Bugzilla – Bug 639
HTML 4 and XHTML parsing too strict wrt enumerated attribute values
Last modified: 2009-09-04 15:12:36 CEST
SGML and XML perform whitespace normalization on all NMTOKEN attribute values, which includes all attributes declared with an enumeration. So the indicated document, as well as its XML equivalent http://www.ltg.ed.ac.uk/~ht/whitened-attr.xml, are valid HTML 4.01/XHTML 1.0 respectively. But, presumably because HTML5 does _not_ mandate whitespace normalization (why? -- a separate issue will be filed wrt this), validator.nu finds an error.
Browsers don't trim leading or trailing whitespace, so allowing it in the validator is not helpful for authors trying to find out why their markup isn't working in browsers.
For instance, <input type=" checkbox"> will render a text field in browsers -- not a checkbox.
XML makes processing the external entities optional. Validator.nu defaults to not processing external entities, because browsers don't process external entities (except abridged fake versions in some cases). Defaulting to processing external entities would hide problems that arise when sending XML files to browsers. When external entities aren't processed, the XML processor doesn't know what attributes are NMTOKEN attributes. (This demonstrates how optional features on such a fundamental level as parsing is a bad idea.)
To see the problem Simon described, I suggest changing the test case to say type=" checkbox" instead of type=" text".
You can configure Validator.nu to load external entities (without performing DTD-based validation) by choosing a different setting from the Parser menu:
Now, validating gives a different error:
The DTD causes an attribute shape to be defaulted on <a> elements and the schema is defaulted to XHTML5+ARIA, SVG 1.1 plus MathML 2.0 (experimental) from the namespace (since dispatching on doctype would be a layering violation), but XHTML5 doesn't allow an attribute shape on the <a> element.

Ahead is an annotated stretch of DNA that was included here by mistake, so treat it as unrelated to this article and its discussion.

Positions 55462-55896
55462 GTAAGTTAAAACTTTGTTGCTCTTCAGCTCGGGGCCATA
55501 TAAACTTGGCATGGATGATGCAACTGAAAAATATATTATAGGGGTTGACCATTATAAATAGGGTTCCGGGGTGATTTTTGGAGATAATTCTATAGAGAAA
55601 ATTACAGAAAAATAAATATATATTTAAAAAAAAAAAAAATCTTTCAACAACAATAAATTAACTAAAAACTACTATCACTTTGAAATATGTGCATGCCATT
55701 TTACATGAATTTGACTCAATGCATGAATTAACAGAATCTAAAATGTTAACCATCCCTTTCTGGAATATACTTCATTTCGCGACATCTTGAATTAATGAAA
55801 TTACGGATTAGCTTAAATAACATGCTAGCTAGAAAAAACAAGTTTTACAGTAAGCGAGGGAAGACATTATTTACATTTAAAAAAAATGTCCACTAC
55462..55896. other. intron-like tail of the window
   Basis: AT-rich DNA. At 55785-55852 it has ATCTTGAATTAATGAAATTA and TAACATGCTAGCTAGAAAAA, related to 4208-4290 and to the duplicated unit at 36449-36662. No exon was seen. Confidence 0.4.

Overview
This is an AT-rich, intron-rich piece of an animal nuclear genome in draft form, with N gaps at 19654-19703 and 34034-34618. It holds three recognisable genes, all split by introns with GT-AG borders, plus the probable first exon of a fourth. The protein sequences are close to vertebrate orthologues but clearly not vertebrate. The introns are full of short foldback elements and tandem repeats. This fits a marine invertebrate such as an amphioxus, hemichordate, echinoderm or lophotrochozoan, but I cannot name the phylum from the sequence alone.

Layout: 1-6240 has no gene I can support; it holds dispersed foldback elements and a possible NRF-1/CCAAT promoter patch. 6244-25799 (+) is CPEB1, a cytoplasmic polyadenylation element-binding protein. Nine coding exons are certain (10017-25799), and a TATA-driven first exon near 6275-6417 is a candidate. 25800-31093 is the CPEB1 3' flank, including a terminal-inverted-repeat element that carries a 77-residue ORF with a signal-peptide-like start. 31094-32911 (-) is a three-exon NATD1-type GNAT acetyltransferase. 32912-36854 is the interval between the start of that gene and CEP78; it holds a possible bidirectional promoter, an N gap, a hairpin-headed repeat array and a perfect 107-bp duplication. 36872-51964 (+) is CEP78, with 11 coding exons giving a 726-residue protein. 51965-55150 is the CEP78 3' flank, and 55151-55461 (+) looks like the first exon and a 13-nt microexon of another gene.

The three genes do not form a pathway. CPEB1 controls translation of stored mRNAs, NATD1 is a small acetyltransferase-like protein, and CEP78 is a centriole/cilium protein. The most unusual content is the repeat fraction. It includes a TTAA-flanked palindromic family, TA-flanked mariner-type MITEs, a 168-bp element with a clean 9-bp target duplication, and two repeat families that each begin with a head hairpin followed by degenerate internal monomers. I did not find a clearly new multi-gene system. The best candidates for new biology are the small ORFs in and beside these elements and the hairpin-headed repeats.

You can, however, also override the schema manually:
HTML5 doesn't mandate whitespace normalization, because HTML5 tries to align with existing browser behavior for features that aren't new, and browsers don't perform whitespace normalization here.
Thanks for the clarifications. Learn something new every day -- it had simply never occurred to me that existing browsers wouldn't follow the HTML 4.01 spec (which I agree only _allows_ whitespace normalization)/wouldn't choose to stay as compatible as possible with generic XML tools by including attribute types in the "abridged fake versions" of the DOCTYPE they use.
Not a big deal, since the whitespace in question is unlikely to arise intentionally or accidently. . .
(In reply to comment #3)
> wouldn't choose to stay
> as compatible as possible with generic XML tools by including attribute types
> in the "abridged fake versions" of the DOCTYPE they use.
I'd argue that making authors not include extra whitespace in attributes that take enumerated values leads to maximal compatibility with generic XML tools, since generic XML tools are permitted not to read external entities.
In fact, it's a problem for generic XML tools that the abridged DTDs include character entities, since things like can "work" in a browser but fail in generic XML tools that don't process external entities.